The cast of authors for the chapter includes Devereux, Alan Auerbach, Michael Keen, Paul Oosterhuis, Wolfgang Schoen, and John Vella. (Michael Graetz is also credited with having contributed to the group’s deliberations about the chapter’s proposal.) Happily, the committee here appears to have indeed designed a horse as intended, not a camel.
The basic idea is to replace current transfer pricing practice in international taxation with something that looks a bit like it but is actually (and by design) quite different. They propose to split a multinational’s profits into the “routine” and “residual” components, allocate the former based on arm’s length comparables, and assign the latter to market countries where sales occurred, proportionally to sales.
As the paper notes, routine versus residual may tend to overlap considerably with normal returns vs. rents, but they’re not identical. “‘Routine’ profit is the profit a third party would expect to earn for performing a particular set of functions and activities on an outsourcing basis.”
The approach resembles sales-based formulary apportionment, except that it only applies that approach to the residual element. The routine piece ends up being allocated to the countries where the underlying activities take place.
It even more closely resembles this proposal by Reuven Avi-Yonah, Kimberly Clausing, and Michael Durst. The big difference is that Devereux et al look to standard transfer pricing comparables for the routine piece, rather than assigning a fixed rate of return. They argue that this makes their proposal less distortive albeit more complex to apply.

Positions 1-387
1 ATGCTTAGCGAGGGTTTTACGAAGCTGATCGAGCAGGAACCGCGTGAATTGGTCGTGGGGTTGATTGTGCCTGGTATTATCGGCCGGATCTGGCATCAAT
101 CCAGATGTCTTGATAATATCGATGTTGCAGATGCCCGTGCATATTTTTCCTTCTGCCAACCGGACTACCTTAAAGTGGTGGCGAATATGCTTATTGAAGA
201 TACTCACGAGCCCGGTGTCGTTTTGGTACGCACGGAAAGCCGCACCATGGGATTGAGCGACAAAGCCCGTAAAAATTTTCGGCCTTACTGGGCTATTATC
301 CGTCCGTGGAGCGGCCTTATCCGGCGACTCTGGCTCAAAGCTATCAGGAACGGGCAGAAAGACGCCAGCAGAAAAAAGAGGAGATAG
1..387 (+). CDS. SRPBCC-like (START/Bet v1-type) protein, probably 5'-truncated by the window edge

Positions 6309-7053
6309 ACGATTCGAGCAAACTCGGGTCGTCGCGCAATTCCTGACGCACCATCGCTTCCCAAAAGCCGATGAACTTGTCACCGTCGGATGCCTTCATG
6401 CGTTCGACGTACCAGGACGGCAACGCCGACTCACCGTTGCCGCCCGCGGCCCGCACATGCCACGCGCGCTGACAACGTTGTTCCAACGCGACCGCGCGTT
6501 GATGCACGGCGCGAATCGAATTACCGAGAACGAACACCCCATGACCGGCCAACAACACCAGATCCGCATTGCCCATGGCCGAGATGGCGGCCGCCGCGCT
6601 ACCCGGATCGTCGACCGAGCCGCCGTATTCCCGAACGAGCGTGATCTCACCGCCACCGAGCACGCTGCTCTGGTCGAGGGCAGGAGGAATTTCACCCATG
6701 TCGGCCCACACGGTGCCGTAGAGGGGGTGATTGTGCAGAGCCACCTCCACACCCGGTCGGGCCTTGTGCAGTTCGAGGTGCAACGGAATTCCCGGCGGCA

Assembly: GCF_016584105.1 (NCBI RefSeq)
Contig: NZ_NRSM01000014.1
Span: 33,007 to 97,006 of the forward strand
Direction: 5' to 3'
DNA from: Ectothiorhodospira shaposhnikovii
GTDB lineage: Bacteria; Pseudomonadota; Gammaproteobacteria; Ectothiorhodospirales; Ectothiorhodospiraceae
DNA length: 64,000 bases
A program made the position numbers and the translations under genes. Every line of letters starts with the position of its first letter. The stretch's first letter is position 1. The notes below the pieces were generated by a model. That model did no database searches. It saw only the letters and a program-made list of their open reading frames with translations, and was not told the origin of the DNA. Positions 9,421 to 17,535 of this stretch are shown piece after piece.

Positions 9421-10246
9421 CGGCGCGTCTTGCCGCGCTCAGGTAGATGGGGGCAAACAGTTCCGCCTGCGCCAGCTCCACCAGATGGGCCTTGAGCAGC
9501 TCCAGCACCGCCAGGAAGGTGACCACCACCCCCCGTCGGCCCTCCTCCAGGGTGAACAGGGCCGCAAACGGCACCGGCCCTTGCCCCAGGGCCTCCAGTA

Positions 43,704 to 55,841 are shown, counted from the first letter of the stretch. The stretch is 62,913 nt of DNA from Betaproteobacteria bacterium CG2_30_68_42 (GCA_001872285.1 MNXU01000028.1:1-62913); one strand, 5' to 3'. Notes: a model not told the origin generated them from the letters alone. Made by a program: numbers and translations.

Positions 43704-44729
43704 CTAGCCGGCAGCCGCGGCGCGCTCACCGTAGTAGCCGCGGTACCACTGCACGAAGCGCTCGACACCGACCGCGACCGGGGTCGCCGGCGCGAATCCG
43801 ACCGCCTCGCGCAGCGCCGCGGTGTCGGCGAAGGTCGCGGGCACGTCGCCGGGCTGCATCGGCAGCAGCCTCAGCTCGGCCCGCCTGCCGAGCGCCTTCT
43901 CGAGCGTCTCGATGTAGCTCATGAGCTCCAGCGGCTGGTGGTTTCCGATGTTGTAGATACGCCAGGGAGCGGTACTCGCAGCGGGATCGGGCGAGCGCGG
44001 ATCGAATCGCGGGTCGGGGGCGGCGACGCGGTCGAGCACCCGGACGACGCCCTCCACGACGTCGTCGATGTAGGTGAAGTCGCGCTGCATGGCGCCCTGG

While I obviously follow international tax policy stuff pretty closely, you can only get your hands fully immersed (so to speak) in so much of it. I’ve regarded the transfer pricing / formulary apportionment et al debate as an area in which I have leanings but don’t regard myself as having invested fully enough to have the same degree of confidence about my views, as in areas that I have focused on more directly. Also there are empirical tradeoffs to worry about here that I don’t believe the literature has as yet fully resolved.
That said, my inclination has been to strongly favor an approach like that in Avi-Yonah, Clausing, and Durst, even if a given country such as the U.S. at first adopts it unilaterally. But I understand that there are serious people who have looked at this issue and NOT liked it so much (e.g., Altshuler and Grubert). Clearly such a proposal leaves in place enough distortions and tax planning opportunities that it is at best a third-best; the case for it is that transfer pricing is at best a fourth-best. (Which is not to say that I have a particular candidate in mind for second-best.)
I’m also initially inclined to view Devereux et al as an improvement on Avi-Yonah et al. The transfer pricing comparables at issue here are for routine stuff, like say for advertising and manufacture. There will be no pretense or possibility of their applying to, say, Amazon’s mega-profits from succeeding with the iPhone. They could well end up, much of the time, being about as formulary (e.g., using a fixed percentage markup) as Avi-Yonah et al, only this would be particularized to market conditions. Its retaining conventional, recognizable transfer pricing more as a matter of form than of substance (i.e., insofar as the big money is concerned) is arguably a further practical point in its favor.